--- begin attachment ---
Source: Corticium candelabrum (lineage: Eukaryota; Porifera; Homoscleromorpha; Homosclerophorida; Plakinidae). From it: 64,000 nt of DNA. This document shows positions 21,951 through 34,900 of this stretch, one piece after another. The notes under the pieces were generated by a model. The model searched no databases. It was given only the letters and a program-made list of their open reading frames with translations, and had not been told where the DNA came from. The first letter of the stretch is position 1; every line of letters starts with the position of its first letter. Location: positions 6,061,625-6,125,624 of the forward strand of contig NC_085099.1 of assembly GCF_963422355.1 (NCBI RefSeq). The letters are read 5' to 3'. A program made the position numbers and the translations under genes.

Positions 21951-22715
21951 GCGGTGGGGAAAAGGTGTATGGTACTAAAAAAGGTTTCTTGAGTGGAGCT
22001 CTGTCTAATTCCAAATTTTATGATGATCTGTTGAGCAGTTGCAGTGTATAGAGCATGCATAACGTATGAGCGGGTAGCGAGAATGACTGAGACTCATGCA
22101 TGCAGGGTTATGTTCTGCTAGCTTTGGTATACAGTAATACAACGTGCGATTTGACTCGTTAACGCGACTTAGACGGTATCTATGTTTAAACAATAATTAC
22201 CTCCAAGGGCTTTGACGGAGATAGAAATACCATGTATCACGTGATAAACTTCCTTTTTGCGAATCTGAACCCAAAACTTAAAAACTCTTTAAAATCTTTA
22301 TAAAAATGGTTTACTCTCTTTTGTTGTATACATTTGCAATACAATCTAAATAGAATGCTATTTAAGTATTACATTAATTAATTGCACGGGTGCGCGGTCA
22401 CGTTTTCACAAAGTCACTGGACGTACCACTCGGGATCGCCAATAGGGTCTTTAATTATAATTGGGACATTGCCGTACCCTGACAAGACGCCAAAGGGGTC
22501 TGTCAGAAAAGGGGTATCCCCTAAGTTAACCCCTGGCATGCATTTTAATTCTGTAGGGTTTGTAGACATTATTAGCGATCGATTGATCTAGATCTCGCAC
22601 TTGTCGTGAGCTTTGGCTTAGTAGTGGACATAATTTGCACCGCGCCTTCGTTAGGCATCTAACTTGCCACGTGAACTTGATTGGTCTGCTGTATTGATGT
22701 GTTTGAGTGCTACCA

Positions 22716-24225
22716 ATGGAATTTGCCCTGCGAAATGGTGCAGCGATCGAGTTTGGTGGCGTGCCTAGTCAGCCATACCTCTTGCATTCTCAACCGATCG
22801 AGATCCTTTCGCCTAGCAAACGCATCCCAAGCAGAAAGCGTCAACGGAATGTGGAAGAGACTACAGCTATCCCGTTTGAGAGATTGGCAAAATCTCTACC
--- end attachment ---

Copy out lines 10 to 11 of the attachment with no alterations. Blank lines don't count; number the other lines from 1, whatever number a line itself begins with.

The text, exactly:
22601 TTGTCGTGAGCTTTGGCTTAGTAGTGGACATAATTTGCACCGCGCCTTCGTTAGGCATCTAACTTGCCACGTGAACTTGATTGGTCTGCTGTATTGATGT
22701 GTTTGAGTGCTACCA